on pantsing, plotting, and why i do one over the other

there are two basic types of writers. i used to be one, and now i’m the other.

there’s the pantser–the kind who writes by the seat of their pants (surprise!), on the fly, off the cuff. riding high on a roll, going with the flow, pen to paper with words gushing out in spurts and floods. proper sentences might fall by the wayside, smothered in streams of consciousness as long as the words get out, are born, become and exist. plot holes are mere speed bumps and dead-end subplots scenic stops on the great road to typing THE END. which still has to be figured out…eventually…somehow.

then there’s the plotter-the kind who writes according to an outline, where characters, scenes, plot points and conclusion have already been decided upon, carefully sketched out, highlighted and bullet pointed. concepts such as order and structure and painstakingly detailed will be present. this is when so-and-so meet, then this happens, then they go here, meet up with this character, all to lead up to this scene which explains why so-and-so decide to go here… no lost or wandering road-trippers here, you guys.

i’m a reformed pantser. i pantsed the first drafts of DUALED, and while i loved the spontaneity of it, the sheer fun of deciding on the go what was going to happen next, i paid for the privilege during revisions. enough plot holes and messy, confused characters to make me sweat profusely and want to cry. so, ugh. i’m a total outliner now, and while it’s mostly to keep me sane while writing the next book, there’s a bunch of other factors, too. time crunch. deadlines. being officially contracted. trying to balance writing with kids and chores and life. i freak out if i start thinking about it too much, the sheer potential for being crushed. for me, having an outline keeps all that in perspective and under control. it’s the rudder and the kite line–the game plan that assures me it’s all possible.

you can outline as lightly or as detailed as you like, from keeping the very loosest of a very general idea in mind, to a written outline that reads nearly like a rough first draft. you could write a single sentence for each chapter and that would be enough. you could break down each chapter into individual scenes, then break those down even further into a descriptive sentence or two…or three, or four. you could make a visual map of your book with index cards on a bulletin board describing scenes, plot points, character motivation. plot hole or other wtf-ery? shuffle and redistribute. you could go hardcore and try the snowflake method, or a computer program like scrivener.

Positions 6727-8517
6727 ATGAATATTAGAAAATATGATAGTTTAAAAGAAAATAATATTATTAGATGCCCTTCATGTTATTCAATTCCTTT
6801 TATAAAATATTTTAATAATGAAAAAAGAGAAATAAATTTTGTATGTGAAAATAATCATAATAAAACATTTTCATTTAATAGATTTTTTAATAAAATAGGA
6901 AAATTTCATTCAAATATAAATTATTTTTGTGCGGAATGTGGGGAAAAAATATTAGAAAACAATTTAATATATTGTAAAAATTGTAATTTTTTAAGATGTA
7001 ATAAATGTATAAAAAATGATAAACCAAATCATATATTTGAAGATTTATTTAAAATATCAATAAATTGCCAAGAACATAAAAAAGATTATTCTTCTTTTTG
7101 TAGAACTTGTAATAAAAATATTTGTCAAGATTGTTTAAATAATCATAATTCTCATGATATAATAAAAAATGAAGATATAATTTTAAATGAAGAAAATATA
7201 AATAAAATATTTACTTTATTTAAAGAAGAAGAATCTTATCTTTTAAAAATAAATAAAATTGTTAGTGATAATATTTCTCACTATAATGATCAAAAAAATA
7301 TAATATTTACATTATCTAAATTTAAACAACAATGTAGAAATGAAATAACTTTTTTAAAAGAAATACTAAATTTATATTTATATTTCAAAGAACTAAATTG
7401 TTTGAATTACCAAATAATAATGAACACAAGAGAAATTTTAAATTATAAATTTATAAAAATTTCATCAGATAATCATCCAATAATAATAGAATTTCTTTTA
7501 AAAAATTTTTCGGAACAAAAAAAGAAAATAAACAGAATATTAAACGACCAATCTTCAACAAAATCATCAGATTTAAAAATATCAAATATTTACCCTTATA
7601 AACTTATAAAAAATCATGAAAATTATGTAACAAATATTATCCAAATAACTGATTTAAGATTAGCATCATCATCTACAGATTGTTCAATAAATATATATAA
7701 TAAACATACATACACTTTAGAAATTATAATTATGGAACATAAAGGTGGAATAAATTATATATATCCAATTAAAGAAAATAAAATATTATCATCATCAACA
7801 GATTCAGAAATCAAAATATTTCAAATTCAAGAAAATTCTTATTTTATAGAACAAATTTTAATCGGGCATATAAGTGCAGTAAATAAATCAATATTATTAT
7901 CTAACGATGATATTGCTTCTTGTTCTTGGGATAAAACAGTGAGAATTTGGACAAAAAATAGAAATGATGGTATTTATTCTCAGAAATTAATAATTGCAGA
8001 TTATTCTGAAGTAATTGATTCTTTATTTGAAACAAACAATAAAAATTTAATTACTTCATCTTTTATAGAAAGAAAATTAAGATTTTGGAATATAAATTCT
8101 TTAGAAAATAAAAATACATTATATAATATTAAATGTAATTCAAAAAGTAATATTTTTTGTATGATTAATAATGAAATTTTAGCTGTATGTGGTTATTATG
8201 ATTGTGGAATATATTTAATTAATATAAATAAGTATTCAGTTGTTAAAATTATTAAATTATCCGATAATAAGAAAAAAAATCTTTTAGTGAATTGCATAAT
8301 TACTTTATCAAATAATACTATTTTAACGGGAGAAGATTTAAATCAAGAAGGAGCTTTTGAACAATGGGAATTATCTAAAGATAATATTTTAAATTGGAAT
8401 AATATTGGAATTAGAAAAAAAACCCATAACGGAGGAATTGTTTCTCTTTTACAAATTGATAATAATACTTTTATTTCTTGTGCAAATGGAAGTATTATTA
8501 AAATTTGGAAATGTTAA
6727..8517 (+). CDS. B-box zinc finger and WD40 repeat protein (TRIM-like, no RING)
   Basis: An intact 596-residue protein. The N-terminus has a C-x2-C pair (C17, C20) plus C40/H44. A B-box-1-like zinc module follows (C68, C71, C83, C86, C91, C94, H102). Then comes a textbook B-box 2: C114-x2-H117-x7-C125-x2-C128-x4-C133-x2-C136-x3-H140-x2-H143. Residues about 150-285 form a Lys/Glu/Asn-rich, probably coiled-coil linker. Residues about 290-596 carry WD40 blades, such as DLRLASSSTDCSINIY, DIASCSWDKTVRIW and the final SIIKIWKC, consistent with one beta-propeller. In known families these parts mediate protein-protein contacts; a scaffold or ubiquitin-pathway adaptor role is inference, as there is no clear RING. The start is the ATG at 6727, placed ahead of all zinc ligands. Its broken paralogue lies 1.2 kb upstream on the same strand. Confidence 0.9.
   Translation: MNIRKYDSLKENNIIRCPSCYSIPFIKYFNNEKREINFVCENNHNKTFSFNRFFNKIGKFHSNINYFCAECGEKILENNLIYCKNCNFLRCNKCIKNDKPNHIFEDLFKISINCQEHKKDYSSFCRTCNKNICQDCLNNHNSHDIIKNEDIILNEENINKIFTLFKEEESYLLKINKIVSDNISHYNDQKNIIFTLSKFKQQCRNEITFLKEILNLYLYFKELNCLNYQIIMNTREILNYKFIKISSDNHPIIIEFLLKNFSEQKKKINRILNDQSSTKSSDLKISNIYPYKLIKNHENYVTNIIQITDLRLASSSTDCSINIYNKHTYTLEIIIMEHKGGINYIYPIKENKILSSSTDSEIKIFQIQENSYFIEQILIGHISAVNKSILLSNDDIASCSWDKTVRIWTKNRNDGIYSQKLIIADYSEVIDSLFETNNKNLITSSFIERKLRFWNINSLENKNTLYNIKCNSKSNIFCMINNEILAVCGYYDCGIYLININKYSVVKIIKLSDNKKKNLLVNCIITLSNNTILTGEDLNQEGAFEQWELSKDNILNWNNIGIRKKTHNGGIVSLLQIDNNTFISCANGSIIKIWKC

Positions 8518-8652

so, pantsing or plotting. maybe it’s not one or the other but a bit of both that gets you going. or you could start with one and end with the other. you get the idea. find what works for you, as long as it takes you from start to finish. fill me in on your method to the madness?

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8 thoughts on “on pantsing, plotting, and why i do one over the other

  1. Yep, I pantsed my way through my first three manuscripts. And it worked pretty darn well, honestly. I’m working from a very basic outline for my WIP right now, but I look at that outline as more of a…suggestion. I go off script pretty often.

    Elsie, did you want to outline FLOWERS IN THE ATTIC IN SPACE? Or are we pantsing it?

    • April, it’s neat to hear how pantsing has worked for you. I do miss being able to just dive in, but then I flash back to those weeks of massive revision panic and I can’t do it 😛 Maybe one day, sigh… Ha, FITAIS is screaming to be pantsed from start to finish, April!! We could even do it exquisite corpse style!! And because it’s going to be such a literary work, we can justify going on a writer’s retreat for it, don’t you think??

  2. Elsie, you are so right. FITAIS should not be contrained to a restrictive outline. It needs to fly free! This story is too big for your typical Beginning, Middle, Climax, End.

    And yes! A writer’s retreat. We’ll need to go somewhere inspiring. Somewhere poetic and incestual.

  3. Also, that should read constrained, not contrained, above. But then, maybe the spelling in FITAIS shouldn’t be contrained either. Our story is too big for SPELLING!

    What are the most incestual places in America? Is there a list somewhere?

    • Oh, there’s definitely a list somewhere…but do we really want to know? I think FITAIS is beyond ANY sort of revision or editing–we don’t want to restrain the genius.

  4. So true, Elsie! Let us not restrain this book’s genius by forcing it go be “good.” What a shame!

  5. […] on pantsing, plotting, and why i do one over the other (elsiechapman.com) Share this:ShareFacebookLinkedInTwitterEmailRedditDiggStumbleUponLike this:LikeBe the first to like this. This entry was posted in Writing and tagged book, character, creativity, Fiction, Manuscript, novel, outline, pantser, pantster, peer pressure, plotter, Romance, sketch, suspense, synopsis, Writer, Writing. Bookmark the permalink. ← Happy Father’s Day! […]

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